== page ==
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Symmetry is one of the most fundamental properties of nature and is used to understand and investigate physical properties. Classically, symmetry is treated as a binary qualitative property, although other physical properties are quantitative. Using the continuous symmetry measure (CSM) methodology one can quantify symmetry and correlate it quantitatively(More)
The continuous symmetry methodology has been developed to provide a quantitative estimation for the degree of a selected symmetry point-group in a molecular structure. Previous developed measures included the C(S), C(n), S(n) (including C(i)) symmetries, several polyhedral symmetries, and the related chirality measure. Motivated by the abundance and(More)
Dark matter (DM) halos formed in CDM cosmologies seem to be characterized by a power law phase-space density profile. The density of the DM halos is often fitted by the NFW profile but a better fit is provided by the Sersic fitting formula. These relations are empirically derived from cosmological simulations of structure formation but have not yet been(More)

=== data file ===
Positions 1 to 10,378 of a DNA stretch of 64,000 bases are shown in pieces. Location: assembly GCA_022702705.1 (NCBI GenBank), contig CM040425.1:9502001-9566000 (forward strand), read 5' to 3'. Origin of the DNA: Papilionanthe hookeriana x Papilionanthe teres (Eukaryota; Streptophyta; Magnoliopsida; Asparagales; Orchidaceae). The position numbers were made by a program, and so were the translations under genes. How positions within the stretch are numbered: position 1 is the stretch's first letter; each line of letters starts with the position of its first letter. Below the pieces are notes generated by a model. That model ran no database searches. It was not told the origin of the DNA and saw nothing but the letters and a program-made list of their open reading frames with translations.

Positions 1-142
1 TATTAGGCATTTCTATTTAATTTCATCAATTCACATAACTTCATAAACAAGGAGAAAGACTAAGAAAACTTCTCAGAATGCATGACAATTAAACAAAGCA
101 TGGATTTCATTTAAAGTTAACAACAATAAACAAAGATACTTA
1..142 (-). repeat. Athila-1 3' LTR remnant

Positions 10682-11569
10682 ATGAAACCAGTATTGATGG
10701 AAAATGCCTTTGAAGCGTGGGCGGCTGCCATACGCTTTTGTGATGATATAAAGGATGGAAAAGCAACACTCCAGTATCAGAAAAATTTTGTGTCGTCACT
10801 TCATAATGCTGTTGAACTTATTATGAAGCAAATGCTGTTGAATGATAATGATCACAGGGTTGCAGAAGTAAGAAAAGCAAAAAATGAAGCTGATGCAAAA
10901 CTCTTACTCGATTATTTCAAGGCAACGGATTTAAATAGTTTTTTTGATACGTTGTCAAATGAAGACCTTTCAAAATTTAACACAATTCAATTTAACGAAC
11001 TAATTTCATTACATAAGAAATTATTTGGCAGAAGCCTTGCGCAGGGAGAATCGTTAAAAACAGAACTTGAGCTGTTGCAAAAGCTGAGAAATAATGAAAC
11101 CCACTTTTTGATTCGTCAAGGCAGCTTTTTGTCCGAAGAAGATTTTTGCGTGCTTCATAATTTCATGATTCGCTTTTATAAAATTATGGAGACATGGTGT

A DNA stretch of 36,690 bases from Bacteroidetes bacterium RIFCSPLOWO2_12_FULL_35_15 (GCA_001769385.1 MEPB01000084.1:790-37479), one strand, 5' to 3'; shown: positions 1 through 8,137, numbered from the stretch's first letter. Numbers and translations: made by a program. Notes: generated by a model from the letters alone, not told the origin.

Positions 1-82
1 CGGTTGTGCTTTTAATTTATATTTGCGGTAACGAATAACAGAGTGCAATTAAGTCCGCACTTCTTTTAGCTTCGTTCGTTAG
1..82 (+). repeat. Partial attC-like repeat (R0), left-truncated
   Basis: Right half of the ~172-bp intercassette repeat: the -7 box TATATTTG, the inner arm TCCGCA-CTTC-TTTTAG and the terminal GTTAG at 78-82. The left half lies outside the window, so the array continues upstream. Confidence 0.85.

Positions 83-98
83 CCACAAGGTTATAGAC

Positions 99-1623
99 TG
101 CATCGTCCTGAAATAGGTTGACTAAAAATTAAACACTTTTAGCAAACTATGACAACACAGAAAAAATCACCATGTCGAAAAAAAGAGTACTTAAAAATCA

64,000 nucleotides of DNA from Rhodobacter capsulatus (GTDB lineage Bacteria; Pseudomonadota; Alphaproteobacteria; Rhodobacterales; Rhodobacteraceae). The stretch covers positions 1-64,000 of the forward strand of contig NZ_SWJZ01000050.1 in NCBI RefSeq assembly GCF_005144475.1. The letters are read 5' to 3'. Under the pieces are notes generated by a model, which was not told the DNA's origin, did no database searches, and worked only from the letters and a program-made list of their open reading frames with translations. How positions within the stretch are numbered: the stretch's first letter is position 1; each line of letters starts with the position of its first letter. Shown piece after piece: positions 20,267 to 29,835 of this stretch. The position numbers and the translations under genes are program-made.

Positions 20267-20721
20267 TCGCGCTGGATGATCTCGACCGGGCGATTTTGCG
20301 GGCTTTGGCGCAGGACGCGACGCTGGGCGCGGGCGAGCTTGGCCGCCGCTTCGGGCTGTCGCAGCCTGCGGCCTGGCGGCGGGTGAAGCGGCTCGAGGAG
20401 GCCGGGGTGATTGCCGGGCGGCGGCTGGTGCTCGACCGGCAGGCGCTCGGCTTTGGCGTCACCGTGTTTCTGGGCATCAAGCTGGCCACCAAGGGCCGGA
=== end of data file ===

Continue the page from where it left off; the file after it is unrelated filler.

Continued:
Chemical reaction networks which exhibit strong fluctuations are common in microscopic systems in which reactants appear in low copy numbers. The analysis of these networks requires stochastic methods, which come in two forms: direct integration of the master equation and Monte Carlo simulations. The master equation becomes infeasible for large networks(More)
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